The dreaded LDR, or Long-Distance Relationship, is something most people do not want to do. This is simply because of course no one wants to be continents, countries, or even cities apart from their significant other. As inconveniencing as it may be, it is not an impossible situation to be in. I speak from the experience of having had two long-distance relationships, and having found myself agreeing to be in another!
With the forced lockdown of various cities around the world due to the Coronavirus, long-distance relationships are now facing an even bigger challenge. There’s no clue as to when it will be safe to travel again, whether inside or outside Kenya. And with the economy facing a downward turn, having enough money to make said trips may not be possible.Being that I’m in this predicament as well, I want to share some tips I’ve been using that are essential to helping your partnership weather this storm and thereafter as well. This is what I use to try and keep my relationship as intact and intimate as it would be had we both been in the same space.
Seems obvious, right? Much like an everyday relationship where you see each other often, a long-distance relationship cannot survive without communication. My partner and I talk on the regular; morning, noon and night, and sometimes in between, depending on our schedules. It may seem like a lot to some people, but for us, that really helps us maintain our bond. Now, during COVID-19, we are both working from home, so a few check-ins via text or a phone call here and there really make it feel like we’re going through the day together.
Communication helps you and your partner feel involved even in the smallest of ways. With it, though, come rules and boundaries because the way you like to communicate may not be the way your partner does, so you have to let them know what you are okay with and what you cannot accept. For instance, when I’m working I do not like to be disturbed unless it’s an emergency. He understands that and gives me that space, letting me reach out to him once I’m ready to talk. It would be ideal to discuss these boundaries at the onset of your relationship to avoid clashing later on.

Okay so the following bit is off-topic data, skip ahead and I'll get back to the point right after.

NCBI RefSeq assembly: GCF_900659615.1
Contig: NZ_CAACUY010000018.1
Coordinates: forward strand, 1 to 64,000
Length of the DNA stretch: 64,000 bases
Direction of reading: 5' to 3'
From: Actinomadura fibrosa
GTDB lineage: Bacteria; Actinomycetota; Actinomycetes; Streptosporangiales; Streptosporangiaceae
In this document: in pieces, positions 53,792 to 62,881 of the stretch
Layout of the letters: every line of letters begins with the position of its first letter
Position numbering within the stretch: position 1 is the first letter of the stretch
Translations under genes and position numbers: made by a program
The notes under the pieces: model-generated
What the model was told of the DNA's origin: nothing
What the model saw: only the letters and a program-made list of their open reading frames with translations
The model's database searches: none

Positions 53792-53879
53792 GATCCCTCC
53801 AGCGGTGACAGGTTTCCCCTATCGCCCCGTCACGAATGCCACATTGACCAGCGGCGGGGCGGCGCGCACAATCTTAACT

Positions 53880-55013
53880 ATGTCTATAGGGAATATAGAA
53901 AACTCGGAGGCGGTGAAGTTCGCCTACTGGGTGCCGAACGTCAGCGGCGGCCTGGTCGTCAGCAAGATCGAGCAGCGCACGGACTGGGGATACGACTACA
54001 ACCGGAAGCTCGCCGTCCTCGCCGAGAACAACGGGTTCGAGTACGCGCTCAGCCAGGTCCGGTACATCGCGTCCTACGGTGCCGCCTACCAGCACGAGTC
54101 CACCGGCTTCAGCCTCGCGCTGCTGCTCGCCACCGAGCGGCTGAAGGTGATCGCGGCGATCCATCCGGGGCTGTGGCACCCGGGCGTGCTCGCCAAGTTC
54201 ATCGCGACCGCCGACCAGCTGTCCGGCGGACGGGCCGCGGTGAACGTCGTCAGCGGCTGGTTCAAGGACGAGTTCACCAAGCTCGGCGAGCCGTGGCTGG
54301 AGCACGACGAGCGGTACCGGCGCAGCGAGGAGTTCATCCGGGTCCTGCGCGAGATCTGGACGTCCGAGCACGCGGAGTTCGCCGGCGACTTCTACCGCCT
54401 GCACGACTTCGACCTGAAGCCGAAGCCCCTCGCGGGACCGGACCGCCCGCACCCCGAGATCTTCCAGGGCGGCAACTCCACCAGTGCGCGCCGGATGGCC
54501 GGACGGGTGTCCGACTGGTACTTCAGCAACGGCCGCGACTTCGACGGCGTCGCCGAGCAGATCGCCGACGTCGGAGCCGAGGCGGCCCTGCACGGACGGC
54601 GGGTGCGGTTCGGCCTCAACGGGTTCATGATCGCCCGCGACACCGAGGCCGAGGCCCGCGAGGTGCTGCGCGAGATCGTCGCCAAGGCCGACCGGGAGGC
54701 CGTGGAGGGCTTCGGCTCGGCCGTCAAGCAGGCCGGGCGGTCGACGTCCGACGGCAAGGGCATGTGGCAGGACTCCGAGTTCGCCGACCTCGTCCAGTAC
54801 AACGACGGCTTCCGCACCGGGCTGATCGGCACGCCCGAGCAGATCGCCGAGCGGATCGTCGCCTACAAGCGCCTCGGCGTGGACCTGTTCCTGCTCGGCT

Being far away from your partner can be such a crippling feeling at times. It can get lonely and frustrating. You need to actively push the negative energy out of your mind and out of your relationship because even though you are oceans away, your partner can feel your energy and it makes them feel even worse because they cannot be there to ease your worry.
One way to curb this is reaffirming each other. Let each other know that this is just temporary and even in the uncertainty of COVID-19, you will both get through it. My partner does an amazing job of that by maintaining a consistent presence in my life despite his physical absence. He sends me surprise gifts, flowers, gets things done for me that he knows I have been stressing over… little things like that keep the spark alive and leave you feeling loved and not alone.
Do things together!
Yes, this is still possible, even now. Quality time is one of my partner’s love languages and mine as well. So you can imagine how long-distance plus an impending world lockdown really puts a damper on that. We decided not to let that stop us from ‘spending time together’, so to speak, and we usually plan different activities to do together every week. We still have a consistent date night every Saturday. Each one includes a different activity, like watching a movie together, playing an online game or just having that time to get virtually intimate in our own creative ways.
Doing things together virtually helps foster the love between you two active and allows for much needed uninterrupted alone time.
Plan for the future
2020 may have not turned out as we would have liked but that does not mean we cannot plan any more trips, dates, brunches, walks, movies...all that jazz. I think planning for something exciting to look forward to with your partner brings in excitement and a sense of hope to the relationship.
Another important thing is to set an end date for the long-distance part of the relationship - which ties into planning for the future. It is a hard conversation to have but it must be had and a realistic date should be set. There needs to be clarity on how long the relationship will exist in this particular format. This will also allow you to try and think about how things will work when you're closer together. Both of you should be equally committed to making this plan a reality.
I hope these tips will contribute to strengthening the bond between you and your significant other, despite the disease, and the distance.
Are you and your partner in the same place, or are you doing long-distance? How are you coping with that?